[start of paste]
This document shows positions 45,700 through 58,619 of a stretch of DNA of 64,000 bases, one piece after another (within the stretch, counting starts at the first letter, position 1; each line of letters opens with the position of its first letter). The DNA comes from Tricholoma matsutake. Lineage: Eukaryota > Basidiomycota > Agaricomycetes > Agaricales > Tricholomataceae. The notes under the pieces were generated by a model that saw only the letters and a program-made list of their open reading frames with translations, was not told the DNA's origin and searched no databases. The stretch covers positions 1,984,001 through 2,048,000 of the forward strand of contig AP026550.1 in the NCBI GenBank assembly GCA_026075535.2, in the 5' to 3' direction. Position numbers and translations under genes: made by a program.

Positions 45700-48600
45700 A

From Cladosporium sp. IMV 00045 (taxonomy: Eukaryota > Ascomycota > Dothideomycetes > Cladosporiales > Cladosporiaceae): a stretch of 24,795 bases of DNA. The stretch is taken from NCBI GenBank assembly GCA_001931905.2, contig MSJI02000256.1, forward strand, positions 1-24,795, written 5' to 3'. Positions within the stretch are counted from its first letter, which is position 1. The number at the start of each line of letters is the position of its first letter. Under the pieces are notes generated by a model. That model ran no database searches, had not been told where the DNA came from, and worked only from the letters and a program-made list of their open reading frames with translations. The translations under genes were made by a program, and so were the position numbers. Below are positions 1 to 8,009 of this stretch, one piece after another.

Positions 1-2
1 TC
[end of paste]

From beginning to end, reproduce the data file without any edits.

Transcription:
This document shows positions 45,700 through 58,619 of a stretch of DNA of 64,000 bases, one piece after another (within the stretch, counting starts at the first letter, position 1; each line of letters opens with the position of its first letter). The DNA comes from Tricholoma matsutake. Lineage: Eukaryota > Basidiomycota > Agaricomycetes > Agaricales > Tricholomataceae. The notes under the pieces were generated by a model that saw only the letters and a program-made list of their open reading frames with translations, was not told the DNA's origin and searched no databases. The stretch covers positions 1,984,001 through 2,048,000 of the forward strand of contig AP026550.1 in the NCBI GenBank assembly GCA_026075535.2, in the 5' to 3' direction. Position numbers and translations under genes: made by a program.

Positions 45700-48600
45700 A

From Cladosporium sp. IMV 00045 (taxonomy: Eukaryota > Ascomycota > Dothideomycetes > Cladosporiales > Cladosporiaceae): a stretch of 24,795 bases of DNA. The stretch is taken from NCBI GenBank assembly GCA_001931905.2, contig MSJI02000256.1, forward strand, positions 1-24,795, written 5' to 3'. Positions within the stretch are counted from its first letter, which is position 1. The number at the start of each line of letters is the position of its first letter. Under the pieces are notes generated by a model. That model ran no database searches, had not been told where the DNA came from, and worked only from the letters and a program-made list of their open reading frames with translations. The translations under genes were made by a program, and so were the position numbers. Below are positions 1 to 8,009 of this stretch, one piece after another.

Positions 1-2
1 TC